Maslow's hierarchy of needs is a periodically referenced theory in social sciences, but what role does it play in our understanding of customers?
In 1943, the psychiatrist Abraham Maslow introduced a theory of human motivation which proposed that people are motivated to satisfy several needs, and that some of those needs take precedence over others.
Maslow argued that human needs are arranged in a hierarchy, with basic physiological needs (food, water, etc.) at the lowest level, and self-actualisation at the highest.
The hierarchy of needs is usually depicted as a pyramid like the one shown below.
Maslow contended that people must satisfy lower level needs before they will be motivated to satisfy the needs on the next higher level of the hierarchy.
Maslow's hierarchy of needs has been widely used in the social sciences and in business to conceptualise important principles, and a version of the hierarchy can provide an effective framework for describing and organising the building blocks of customer experience, specifically in business-to-business environments.
The following diagram depicts the six factors that collectively define an exceptional experience for B2B customers.
Each element in the diagram is a type of need, or an outcome, or a condition that most B2B customers want to satisfy, achieve, or experience in their relationship with a vendor.
These factors or elements of customer experience are fairly self-explanatory, but here's a brief description of each.
- Functional quality/performance - The vendor's products or services provide the expected level of functional benefits and exhibit a high level of reliability.
- Economic impact - The vendor's solution was (or can be) purchased at a reasonable price. The solution has an acceptable total cost of ownership and delivers an acceptable return on investment.
- Ease of doing business - This element encompasses the functional aspects of the customer-vendor relationship. It includes attributes such as convenience and vendor responsiveness.
- Trustworthiness - Information provided by the vendor is accurate and reliable, and the vendor consistently keeps its promises and fulfills its commitments. In addition, the vendor consistently puts the customer's interests ahead of (or on par with) its own.
- Strategic insight - The vendor regularly provides insights that help the customer address major strategic challenges, sharpen its competitive differentiation, and/or identify new growth opportunities.
- Personal value - Personal value refers to the benefits that are experienced by the individuals who are/were involved in the initial purchase of the vendor's solution and those who will make or influence the decision to continue the relationship with the vendor. Some of the most important personal value benefits are enhanced self-esteem and professional reputation.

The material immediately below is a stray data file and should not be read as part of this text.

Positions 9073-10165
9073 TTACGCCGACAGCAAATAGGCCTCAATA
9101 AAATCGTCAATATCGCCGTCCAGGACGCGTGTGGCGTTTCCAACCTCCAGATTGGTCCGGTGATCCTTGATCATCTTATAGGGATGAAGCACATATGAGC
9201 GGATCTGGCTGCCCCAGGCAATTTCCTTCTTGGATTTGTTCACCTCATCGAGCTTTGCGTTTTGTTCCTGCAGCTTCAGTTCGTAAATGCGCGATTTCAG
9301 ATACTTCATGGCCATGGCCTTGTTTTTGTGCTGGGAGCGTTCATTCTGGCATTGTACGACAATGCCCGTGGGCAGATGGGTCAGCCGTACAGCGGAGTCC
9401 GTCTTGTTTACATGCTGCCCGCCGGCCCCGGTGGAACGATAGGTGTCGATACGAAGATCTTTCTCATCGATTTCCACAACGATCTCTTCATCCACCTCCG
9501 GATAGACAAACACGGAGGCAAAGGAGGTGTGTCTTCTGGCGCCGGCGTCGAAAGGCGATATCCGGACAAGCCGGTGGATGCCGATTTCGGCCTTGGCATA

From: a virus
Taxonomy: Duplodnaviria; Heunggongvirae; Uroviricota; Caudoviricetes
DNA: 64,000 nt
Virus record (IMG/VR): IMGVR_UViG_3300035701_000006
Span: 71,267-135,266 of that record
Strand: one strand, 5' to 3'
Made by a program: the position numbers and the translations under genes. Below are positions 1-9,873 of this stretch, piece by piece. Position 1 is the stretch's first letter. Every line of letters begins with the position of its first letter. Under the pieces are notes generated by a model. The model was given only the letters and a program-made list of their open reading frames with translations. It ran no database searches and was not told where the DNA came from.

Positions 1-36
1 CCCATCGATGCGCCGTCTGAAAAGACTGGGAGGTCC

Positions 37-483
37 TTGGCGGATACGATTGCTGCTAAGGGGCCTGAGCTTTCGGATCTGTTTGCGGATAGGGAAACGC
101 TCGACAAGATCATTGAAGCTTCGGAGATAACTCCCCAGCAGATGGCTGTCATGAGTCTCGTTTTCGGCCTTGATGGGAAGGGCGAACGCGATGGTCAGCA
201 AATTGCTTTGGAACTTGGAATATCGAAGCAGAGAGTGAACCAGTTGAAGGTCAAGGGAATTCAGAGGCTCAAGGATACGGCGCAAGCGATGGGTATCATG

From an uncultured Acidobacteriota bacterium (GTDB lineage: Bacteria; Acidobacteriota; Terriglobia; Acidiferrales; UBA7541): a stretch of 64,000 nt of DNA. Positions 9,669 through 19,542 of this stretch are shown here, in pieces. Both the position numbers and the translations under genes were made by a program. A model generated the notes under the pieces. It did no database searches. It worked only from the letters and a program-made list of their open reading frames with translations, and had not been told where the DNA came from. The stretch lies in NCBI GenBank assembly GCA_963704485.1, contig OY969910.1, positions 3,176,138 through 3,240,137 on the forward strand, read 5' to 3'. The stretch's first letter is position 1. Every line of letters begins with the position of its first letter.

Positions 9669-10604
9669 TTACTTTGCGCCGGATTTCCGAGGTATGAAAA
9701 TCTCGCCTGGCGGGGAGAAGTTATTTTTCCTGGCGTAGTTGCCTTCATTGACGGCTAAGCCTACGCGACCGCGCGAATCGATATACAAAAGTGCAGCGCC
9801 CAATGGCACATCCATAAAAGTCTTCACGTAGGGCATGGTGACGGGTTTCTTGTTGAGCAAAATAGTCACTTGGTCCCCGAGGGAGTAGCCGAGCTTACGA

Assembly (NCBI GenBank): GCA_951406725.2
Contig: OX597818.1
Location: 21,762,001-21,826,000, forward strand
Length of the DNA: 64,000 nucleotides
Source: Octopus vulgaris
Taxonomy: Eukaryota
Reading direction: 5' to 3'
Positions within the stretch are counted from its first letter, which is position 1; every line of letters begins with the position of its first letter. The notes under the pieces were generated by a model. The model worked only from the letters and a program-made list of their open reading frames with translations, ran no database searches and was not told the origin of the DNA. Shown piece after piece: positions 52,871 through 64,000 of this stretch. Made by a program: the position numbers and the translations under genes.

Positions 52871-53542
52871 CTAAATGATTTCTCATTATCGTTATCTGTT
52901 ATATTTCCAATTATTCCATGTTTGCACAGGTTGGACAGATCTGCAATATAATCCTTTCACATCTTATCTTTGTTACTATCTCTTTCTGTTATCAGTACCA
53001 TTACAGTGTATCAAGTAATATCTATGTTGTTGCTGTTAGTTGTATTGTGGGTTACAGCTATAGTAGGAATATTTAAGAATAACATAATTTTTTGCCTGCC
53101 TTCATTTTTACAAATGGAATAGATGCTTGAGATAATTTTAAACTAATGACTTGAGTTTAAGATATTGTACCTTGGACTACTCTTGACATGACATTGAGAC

As the diagram indicates, these customer experience needs are arranged in a hierarchy, but as with Maslow's model, the hierarchy is not based on the absolute importance of the needs.
Instead, the hierarchy describes the sequence in which customers focus on and prioritise each type of need. As a general rule, customers will focus first on the needs at the bottom of the hierarchy. Once those lower level needs have been met, their attention will shift to the need in the next higher level of the hierarchy.
The hierarchy reflects the natural and common-sense way that most customers think about their experiences with a company, product, or service. For example, when customers first encounter a product or service, their attention will be on functional performance and economic impact. Once customers have determined that the product or service is providing an acceptable level of functional and economic performance, they will focus more on whether the vendor is easy to do business with.
As a general rule, customers will focus first on the needs at the bottom of the hierarchy. Once those lower level needs have been met, their attention will shift to the need in the next higher level of the hierarchy
It's important for marketing and customer experience leaders to understand that lower level customer experience needs don't disappear once they have been initially satisfied. They must continue to be satisfied, or they will again become customers' primary focus.
If, for example, a competitor significantly improves the functional performance of its product, customers may quickly decide that the performance of your product is no longer satisfactory.
Therefore, it's critical to constantly monitor your performance against all of the customer experience needs in the hierarchy.